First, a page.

Detroit Pistons Off-Season Grades: Preseason Edition

Jerami Grant #9 of the Detroit Pistons. (Photo by Dave Reginek/Getty Images)
Jerami Grant #9 of the Detroit Pistons. (Photo by Dave Reginek/Getty Images) /
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The Detroit Pistons whirlwind of an off-season is behind us. Now that we’ve seen four preseason games to see the new players, it’s time to grade each and every move that general manager Troy Weaver made in his complete renovation of this Pistons team.

Considering the Detroit Pistons have had about two weeks together after a historically-long nine months off, and we’ve only seen four preseason basketball games, everything is subject to change, as we’ve only seen a glimpse of these moves in action.

Please keep in mind, the Pistons finally have a clear direction and are entering Year One of an apparent three-year rebuild.

But with the NBA opener right around the corner, let’s go through the great, the solid, and the questionable moves of the off-season:.

The Great:

Stopped paying Josh Smith: A+++++++

Pretty self explanatory why this is the best thing to happen to the Pistons in the last 5 years. An big blotch o nthe salary cap removed.

Signed Josh Jackson (2 years/$10M): A+

 On the surface, this is my absolute favorite move the Pistons made this summer. A low risk, high reward transaction we’ve been begging them to make. Through his impressive preseason performance, Jackson looks to be a steal. His defense and versatility are complete weapons, and his improved shooting will force teams to guard him on that end of the floor. He’s the former 4th overall pick from 2017 and he’s only 23.

Signed Jahlil Okafor (2 years/minimum): A+

Like Jackson, Jahlil Okafor is an incredibly low-risk, medium sized reward signing. The value of this deal is amazing, considering it’s two years for the minimum salary. Okafor is just 25 years old and is the former No. 3 overall pick of the 2016 NBA Draft. For a team that went into the off-season with zero centers on its roster, this was a really nice signing.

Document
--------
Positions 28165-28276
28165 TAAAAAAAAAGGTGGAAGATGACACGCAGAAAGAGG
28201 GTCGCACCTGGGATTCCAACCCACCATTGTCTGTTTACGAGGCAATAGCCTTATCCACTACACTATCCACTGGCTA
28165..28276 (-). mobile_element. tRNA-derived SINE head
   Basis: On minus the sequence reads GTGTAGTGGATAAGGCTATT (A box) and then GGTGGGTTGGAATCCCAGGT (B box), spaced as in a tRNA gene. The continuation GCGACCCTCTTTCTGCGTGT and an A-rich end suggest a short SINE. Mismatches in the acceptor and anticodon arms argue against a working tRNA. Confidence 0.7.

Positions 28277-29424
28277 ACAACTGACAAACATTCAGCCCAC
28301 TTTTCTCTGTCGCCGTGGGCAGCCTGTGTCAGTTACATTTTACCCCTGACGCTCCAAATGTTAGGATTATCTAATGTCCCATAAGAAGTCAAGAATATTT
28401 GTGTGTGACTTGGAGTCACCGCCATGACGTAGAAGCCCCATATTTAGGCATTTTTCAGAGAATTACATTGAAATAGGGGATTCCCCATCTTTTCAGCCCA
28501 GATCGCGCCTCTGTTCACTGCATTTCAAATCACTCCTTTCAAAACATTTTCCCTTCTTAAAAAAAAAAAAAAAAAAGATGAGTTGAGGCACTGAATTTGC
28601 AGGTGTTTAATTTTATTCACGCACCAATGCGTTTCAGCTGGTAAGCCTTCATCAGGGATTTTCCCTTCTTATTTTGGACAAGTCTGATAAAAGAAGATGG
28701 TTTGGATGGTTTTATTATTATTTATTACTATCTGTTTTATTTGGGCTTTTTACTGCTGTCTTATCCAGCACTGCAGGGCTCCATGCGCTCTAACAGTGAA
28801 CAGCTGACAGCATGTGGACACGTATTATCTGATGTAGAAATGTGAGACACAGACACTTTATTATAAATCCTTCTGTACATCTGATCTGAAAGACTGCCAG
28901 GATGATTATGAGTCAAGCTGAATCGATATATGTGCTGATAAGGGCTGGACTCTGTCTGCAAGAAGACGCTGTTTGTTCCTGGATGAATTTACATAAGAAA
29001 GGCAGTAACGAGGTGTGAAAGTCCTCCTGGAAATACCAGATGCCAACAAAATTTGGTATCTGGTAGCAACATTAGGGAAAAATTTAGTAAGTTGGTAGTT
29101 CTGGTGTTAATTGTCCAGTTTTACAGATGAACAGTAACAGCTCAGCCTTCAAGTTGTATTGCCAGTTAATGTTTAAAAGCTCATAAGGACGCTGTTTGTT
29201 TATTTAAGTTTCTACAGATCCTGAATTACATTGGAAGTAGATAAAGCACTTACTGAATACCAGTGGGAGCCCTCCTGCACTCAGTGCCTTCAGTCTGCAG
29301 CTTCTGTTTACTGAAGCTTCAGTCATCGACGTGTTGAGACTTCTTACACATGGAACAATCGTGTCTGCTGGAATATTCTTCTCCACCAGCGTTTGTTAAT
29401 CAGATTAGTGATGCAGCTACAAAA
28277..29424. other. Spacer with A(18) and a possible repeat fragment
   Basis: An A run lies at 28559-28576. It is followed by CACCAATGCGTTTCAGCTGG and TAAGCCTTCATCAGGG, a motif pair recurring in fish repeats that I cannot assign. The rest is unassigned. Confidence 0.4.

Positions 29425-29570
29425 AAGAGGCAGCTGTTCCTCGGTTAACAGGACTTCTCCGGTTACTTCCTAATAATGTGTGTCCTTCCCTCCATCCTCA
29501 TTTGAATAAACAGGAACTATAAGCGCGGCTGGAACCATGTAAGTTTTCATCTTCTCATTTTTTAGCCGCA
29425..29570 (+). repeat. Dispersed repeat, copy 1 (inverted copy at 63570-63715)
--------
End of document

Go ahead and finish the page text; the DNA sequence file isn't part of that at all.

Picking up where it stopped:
Drafted Killian Hayes (7th): A

Now THIS is really where the party starts.

Considering the Pistons are in Year One of a rebuild, with maybe two other young core pieces already on the team going into the draft, taking a 19-year-old point guard with tremendous upside was the best possible outcome. Especially, for a franchise who hasn’t had a cornerstone point guard since Chauncey Billups departed 12 years ago.

Related Story. Detroit Pistons: The Test – Russell Westbrook vs. Killian Hayes. light

Hayes had a really nice preseason. It was never about the numbers, but his turnovers were well under control, after the first game, and his passing abilities came as advertised.

Defensively, he’s been incredibly impressive. He’s shown a confidence that he belongs, and he’s shown some really nice flashes of what his future could look like.

Traded Ariza to Oklahoma City for Delon Wright: A

The Pistons essentially saved money this season and got a useful rotation piece in the form of Delon Wright. The Pistons had one shooting guard on the roster when they made this trade, and Wright is a favorite of coach Dwane Casey, having played for him in Toronto..

He’s defensively versatile, an improved shooter and a nice secondary ball handler to help the rookie. He’s shown some nice flashes with the ball in his hands during the preseason. He is also an expiring contract after 2021-22,  which makes him a decent trade chip next summer or next season.

Drafted Saddiq Bey (19th): A

Saddiq Bey could’ve been the pick at 16,and many mock drafts had him going there, so you know I love him at 19.

He had a really strong first game in the preseason, knocking down shots, making defensive plays, and showing us a little something off the dribble. He’s a prototypical 3&D wing who looks like he may have more in his bag.